But, you know, I don't claim to know a lot about country music. I know most of the people who are very, very conversant with it, but I'm not. I'm just more like, I know what sounds good for the things that I sing, and the subject matter seemed to fit, especially on traditional country.

    So the reason the Mekons got into the country stuff, partially, was through this guy, Terry Nelson, who's from Chicago. I think they must have met him on tour or something, and he started sending them tapes and kind of made the connection for them. And then it seemed like there wasn't that big of a leap from what they were doing to actually doing country songs as well. It seemed to fit.

    Q: I don't know how many people were aware of the Mekons in the first place, but if they were, when they started doing country music, it was quite a big change.

    A: In a way. But you know, I mean, this has been quoted many times, but Jon's always made the point: They're songs about drinking. They're songs about failed relationships. And they're played in a very primitive way with only a few chords. So it kind of did make sense.

    Because the Mekons were always really more of a folk band than a punk band, in essence. And so that older aspect of country music kind of made sense.

    Q: So, you actually became a member of the band was when they were touring right after "Fear and Whiskey"?

    A: Yeah, it must have been... It was about '86 or '87.

    Q: Was the experience of playing in the band back then pretty similar to what it's been all along in the years since then?

    A: In some ways, yes, and in some ways, no. It was different then in the sense that, for one thing there was a different lineup. And we were all younger, so we were a little more _ I know, maybe I was a bit more idealistic. No, that's the wrong word to use. Um, green.

    And, I don't know, that's kind of hard to say. There's a lot of it that's the same, in the sense that I think when we got on a stage, we really need to enjoy the performance, and I think that's always held through, that every performance kind of had to be different in order for us to get off on it. So I don't think the motivating force behind playing live has really changed.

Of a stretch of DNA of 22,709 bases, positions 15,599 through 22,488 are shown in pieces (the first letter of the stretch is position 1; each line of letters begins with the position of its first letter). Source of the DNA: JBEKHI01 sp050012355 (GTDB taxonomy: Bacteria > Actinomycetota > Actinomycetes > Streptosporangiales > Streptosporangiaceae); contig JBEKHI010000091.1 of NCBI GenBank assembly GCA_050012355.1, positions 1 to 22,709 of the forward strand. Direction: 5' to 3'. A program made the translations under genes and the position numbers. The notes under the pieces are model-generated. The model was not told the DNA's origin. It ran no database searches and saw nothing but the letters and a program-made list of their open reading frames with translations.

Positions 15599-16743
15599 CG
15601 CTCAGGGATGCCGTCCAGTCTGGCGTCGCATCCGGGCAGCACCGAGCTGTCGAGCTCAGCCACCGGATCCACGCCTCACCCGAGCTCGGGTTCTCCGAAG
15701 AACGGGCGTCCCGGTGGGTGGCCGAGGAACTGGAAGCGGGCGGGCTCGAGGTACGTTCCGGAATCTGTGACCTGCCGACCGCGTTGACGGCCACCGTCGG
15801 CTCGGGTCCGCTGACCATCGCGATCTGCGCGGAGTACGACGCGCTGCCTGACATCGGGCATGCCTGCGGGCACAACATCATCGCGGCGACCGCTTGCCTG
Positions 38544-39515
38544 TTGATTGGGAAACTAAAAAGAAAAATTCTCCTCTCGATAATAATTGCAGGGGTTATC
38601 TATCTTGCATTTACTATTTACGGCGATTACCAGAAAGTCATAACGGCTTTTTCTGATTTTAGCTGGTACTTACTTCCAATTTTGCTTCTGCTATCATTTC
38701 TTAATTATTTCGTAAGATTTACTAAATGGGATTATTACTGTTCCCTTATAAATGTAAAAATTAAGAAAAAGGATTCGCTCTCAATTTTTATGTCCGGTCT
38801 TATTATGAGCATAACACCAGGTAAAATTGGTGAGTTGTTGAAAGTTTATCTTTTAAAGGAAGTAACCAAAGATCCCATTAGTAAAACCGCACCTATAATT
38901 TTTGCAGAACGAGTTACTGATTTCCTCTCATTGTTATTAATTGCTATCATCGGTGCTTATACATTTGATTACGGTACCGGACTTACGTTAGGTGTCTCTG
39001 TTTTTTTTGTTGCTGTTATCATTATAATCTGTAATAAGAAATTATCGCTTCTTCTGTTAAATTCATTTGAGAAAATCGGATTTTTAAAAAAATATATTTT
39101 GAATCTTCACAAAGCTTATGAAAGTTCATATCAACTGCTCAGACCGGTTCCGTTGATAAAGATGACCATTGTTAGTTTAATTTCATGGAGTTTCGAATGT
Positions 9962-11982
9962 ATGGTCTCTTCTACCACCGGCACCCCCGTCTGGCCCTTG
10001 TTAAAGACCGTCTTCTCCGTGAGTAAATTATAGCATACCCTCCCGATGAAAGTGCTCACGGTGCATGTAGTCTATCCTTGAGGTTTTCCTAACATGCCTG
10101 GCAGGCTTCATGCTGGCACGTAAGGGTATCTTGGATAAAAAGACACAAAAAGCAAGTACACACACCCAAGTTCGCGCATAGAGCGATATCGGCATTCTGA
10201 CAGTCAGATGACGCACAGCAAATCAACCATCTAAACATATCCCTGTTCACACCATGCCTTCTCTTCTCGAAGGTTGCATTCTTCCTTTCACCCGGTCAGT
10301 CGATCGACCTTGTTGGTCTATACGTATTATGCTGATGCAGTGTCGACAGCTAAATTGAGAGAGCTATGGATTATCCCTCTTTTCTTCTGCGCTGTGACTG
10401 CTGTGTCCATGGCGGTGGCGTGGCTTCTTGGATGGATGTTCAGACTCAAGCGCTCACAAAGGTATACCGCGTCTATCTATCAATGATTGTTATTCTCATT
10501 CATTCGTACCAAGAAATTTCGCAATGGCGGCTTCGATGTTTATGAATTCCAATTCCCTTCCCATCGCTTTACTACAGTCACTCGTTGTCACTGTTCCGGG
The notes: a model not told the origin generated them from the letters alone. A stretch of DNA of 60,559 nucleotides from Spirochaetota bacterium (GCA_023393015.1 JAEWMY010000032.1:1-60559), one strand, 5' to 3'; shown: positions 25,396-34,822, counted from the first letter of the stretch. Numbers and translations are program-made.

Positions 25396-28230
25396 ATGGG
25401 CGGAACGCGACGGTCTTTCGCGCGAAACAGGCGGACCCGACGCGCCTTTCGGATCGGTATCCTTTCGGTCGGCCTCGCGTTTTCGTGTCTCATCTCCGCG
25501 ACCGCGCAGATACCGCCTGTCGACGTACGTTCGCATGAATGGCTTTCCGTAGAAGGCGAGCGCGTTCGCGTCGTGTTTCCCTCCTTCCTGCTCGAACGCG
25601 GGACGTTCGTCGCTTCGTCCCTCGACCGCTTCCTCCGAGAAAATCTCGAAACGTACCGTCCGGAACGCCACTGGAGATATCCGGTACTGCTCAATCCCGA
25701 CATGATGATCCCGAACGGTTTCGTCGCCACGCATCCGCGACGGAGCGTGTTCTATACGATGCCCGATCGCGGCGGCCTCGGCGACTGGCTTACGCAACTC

But we're definitely at times not as lively as we used to be.

    Q: You still can manage to be lively.

    A: Yeah, but we used to be really lively. And really over the top. We used to **** around to no end on stage, which we don't do quite as much.

    Q: At that point, did you envision the band becoming a big commercial success? Or was that never something that you were too concerned about?

    A: (Laughs.) It wasn't something that I was concerned about, and I'd be an idiot to think that we could ever be a commercial success. So, no...

    I mean, you know, there were times when we've done better or worse, depending on the period. I don't think anyone's been unhappy about that. But the whole kind of ethos of the band was never to make money.

    Otherwise, we'd be doing something different. We would have definitely tried to be more commercial. It's not a commercial-sounding band at all. Especially not in today's market. But even then.

    Q: What was it like in the period when you were on A&M?

    A: It was OK. I mean, there were things that were frustrating. But there've always been things that were frustrating.

    A lot was made about that whole A&M thing. Our major-label experience was no different to anyone else's major-label experience. It's just that journalists like a story. And so that seems to be a convenient story that ran and ran and ran.

    Obviously, because we're so kind of hyperaware of our environment, there's no way we could find a major-label deal without it affecting what we did. And we kind of cannibalize ourselves, so that's going to come out in the music. And we had a lot of very stupid conversations with major-label and independent-label people over those years.

    But I don't know anyone who's been in a band any length of time who hasn't gone through that. You know? It really, truly wasn't any different. It's just that so much has been made of it. But we didn't get rich off it, obviously.

    Q: How do you rate your albums looking back on them? I know the album from that time period, "Rock 'n' Roll," is one favorite of a lot of people.

    A: I know, it's strange, because that isn't one of mine. I think it's OK. I think it's a bit turgid-sounding.

    I prefer "Curse" far more, which is the record that didn't get put out here. I like a lot of the early stuff now, which I didn't then. Looking back on it, now I go back to it and I say, "This is great." You know, the more experimental stuff, which was even prior to me being in the band.

    And, I don't know, I think we've been lucky in a lot of respects. I think there's always things in the records. I think some of them have been weaker than others, but we don't seem to have been hit too hard critically on people's assessment of that.